1. I’ve heard this learning styles bromide for years, but my son never had a option to choose. It was treated more as a whole class variation – mostly visual in the form of drawing pictures. It was never an option to learn individually rather than in groups, and it was never an option to memorize even when the goal was to learn something like science definitions. They ALL had to draw pictures with crayons in my son’s 6th grade class. It appears that in this article they are turning around and using learning styles against the school. Good luck with that.

    In any case, learning style is supposed to define a method where the process can vary individually, but the result will be the same. The problem is that reform math seems to be all about the process and rarely the result. They assume that the process works by definition. “Trust the spiral.” They supposedly love the balance of skills and understanding, but denigrate the value of checking skill results using simple tests. It’s all about problem solving and understanding. Never mind that those tests provide little to no individual feedback for correction. Yearly state problem solving test results are a year late and many tutoring dollars short. What are classroom teachers, potted plants? How do they know when different learning style approaches work?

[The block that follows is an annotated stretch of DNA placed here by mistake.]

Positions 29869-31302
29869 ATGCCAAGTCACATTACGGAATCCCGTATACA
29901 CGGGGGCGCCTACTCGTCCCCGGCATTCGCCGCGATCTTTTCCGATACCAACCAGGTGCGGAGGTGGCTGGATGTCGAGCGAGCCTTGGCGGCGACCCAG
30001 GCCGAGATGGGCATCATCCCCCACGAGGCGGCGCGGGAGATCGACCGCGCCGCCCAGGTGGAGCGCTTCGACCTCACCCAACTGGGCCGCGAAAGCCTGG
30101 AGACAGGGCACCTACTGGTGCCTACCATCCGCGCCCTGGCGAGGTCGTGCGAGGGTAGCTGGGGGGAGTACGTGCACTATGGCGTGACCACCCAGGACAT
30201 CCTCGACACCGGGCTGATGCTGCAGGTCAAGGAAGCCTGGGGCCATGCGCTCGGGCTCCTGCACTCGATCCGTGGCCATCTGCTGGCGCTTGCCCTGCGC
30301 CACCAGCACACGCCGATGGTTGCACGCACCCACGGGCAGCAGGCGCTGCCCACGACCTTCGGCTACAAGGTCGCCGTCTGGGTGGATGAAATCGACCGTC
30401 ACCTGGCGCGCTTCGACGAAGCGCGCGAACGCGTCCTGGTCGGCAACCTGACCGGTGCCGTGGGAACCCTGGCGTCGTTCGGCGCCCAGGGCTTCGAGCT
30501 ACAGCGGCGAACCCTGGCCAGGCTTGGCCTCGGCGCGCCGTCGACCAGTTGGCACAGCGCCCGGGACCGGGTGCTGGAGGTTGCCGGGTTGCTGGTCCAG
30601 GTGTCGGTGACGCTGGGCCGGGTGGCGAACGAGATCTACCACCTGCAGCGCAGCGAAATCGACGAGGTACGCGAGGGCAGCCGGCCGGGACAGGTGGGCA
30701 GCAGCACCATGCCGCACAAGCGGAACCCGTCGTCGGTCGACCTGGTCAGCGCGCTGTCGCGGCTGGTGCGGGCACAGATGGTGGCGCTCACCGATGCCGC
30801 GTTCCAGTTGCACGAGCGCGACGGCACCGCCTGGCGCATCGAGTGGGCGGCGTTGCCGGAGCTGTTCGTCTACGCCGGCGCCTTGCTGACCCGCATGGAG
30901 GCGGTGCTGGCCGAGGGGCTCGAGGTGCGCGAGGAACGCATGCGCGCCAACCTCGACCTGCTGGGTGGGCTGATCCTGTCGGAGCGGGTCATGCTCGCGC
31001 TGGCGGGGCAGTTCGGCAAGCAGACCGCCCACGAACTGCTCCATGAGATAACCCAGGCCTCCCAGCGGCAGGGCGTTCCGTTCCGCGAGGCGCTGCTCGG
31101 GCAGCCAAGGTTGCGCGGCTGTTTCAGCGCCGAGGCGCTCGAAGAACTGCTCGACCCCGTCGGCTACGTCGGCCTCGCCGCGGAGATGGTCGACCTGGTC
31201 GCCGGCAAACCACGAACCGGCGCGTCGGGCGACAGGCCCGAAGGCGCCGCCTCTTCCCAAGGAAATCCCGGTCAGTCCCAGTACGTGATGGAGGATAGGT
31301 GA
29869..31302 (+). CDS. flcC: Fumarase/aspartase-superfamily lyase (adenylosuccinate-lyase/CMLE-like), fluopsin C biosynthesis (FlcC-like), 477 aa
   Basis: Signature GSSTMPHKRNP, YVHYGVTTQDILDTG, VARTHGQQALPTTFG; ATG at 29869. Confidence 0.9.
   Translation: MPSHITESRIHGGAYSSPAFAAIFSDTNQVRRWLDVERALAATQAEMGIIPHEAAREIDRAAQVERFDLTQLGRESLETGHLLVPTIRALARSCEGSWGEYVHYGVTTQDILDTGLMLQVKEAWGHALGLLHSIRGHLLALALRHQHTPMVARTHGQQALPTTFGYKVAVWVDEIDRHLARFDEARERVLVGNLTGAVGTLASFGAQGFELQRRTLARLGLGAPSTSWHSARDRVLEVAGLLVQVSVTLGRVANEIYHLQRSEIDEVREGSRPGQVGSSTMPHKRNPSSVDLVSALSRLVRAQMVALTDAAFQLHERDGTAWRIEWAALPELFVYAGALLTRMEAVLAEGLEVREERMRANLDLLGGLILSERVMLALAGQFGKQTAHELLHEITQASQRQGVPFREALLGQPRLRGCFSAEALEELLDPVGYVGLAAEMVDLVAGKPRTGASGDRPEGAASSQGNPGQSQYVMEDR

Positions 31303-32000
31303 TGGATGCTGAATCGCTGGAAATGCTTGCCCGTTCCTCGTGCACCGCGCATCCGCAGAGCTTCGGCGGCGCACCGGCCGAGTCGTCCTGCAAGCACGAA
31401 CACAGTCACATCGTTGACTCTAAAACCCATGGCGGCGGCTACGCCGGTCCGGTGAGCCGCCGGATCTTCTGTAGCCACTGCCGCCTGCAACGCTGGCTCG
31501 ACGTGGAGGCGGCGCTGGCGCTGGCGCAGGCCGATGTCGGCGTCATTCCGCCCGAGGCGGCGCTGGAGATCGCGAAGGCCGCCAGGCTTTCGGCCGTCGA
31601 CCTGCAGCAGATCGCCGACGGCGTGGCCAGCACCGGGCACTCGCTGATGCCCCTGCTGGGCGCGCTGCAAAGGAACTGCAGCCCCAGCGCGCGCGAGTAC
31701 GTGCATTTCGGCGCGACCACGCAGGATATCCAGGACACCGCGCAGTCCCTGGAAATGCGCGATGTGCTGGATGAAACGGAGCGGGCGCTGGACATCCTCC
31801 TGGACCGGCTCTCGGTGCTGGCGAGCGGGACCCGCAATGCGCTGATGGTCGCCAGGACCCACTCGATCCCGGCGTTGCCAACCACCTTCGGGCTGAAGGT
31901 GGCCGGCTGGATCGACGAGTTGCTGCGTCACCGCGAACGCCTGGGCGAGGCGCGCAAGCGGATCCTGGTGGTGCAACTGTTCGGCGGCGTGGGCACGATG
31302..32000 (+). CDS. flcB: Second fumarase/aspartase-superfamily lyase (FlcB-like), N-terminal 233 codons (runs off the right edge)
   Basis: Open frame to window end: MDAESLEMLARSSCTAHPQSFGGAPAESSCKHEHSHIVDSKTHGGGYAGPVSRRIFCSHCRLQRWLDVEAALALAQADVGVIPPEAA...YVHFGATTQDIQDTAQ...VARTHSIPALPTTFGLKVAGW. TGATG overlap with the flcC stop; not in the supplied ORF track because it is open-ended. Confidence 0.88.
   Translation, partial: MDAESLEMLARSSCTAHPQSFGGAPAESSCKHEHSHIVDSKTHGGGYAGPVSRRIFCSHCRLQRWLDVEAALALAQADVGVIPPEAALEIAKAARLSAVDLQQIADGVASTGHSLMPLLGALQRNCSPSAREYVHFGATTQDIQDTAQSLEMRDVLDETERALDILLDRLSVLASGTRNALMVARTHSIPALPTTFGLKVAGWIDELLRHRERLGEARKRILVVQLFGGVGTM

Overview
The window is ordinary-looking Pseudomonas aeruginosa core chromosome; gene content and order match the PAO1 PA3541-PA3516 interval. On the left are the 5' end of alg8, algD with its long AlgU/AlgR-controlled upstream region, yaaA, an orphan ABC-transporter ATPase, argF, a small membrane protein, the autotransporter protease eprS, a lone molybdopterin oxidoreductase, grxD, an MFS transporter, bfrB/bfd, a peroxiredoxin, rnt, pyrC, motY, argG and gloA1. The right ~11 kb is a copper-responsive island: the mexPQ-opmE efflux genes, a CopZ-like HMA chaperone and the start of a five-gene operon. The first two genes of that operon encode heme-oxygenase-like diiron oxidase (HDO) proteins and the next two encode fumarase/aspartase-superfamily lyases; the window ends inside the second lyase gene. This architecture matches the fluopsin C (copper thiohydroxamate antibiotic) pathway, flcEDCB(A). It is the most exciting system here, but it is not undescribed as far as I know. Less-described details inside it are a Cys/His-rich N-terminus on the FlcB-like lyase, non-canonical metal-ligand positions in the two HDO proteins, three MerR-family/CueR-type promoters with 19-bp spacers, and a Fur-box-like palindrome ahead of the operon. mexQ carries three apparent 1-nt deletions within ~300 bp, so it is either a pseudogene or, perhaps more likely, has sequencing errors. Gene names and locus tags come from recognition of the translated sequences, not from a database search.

This is also not about acceleration. I used to say that my son’s learning style was individual and fast, but that doesn’t mean much in low expectation full inclusion K-6 these days. Some educators claim that they offer in-class acceleration in leveled groups, but not for everything because they could then separate them with walls and give them their own teacher. Also, this form of acceleration gets reset each year.

    They sometimes refer to it as enrichment, but how much enrichment do you need with basics before it’s better to just move on? What happens to the rest who never get that enrichment? Is enrichment the best use of time, or is it just a way to avoid what they really should be doing? This also ignores the problem that the students in the upper leveled in-class groups are probably getting basic skill mastery and true acceleration help at home. This home help starts to go away in 7th and 8th grades and goes away almost completely in high school. Obviously, parents at home do NOT trust the spiral, and these students become the school’s best students. It would be simple to ask us what we had to do at home.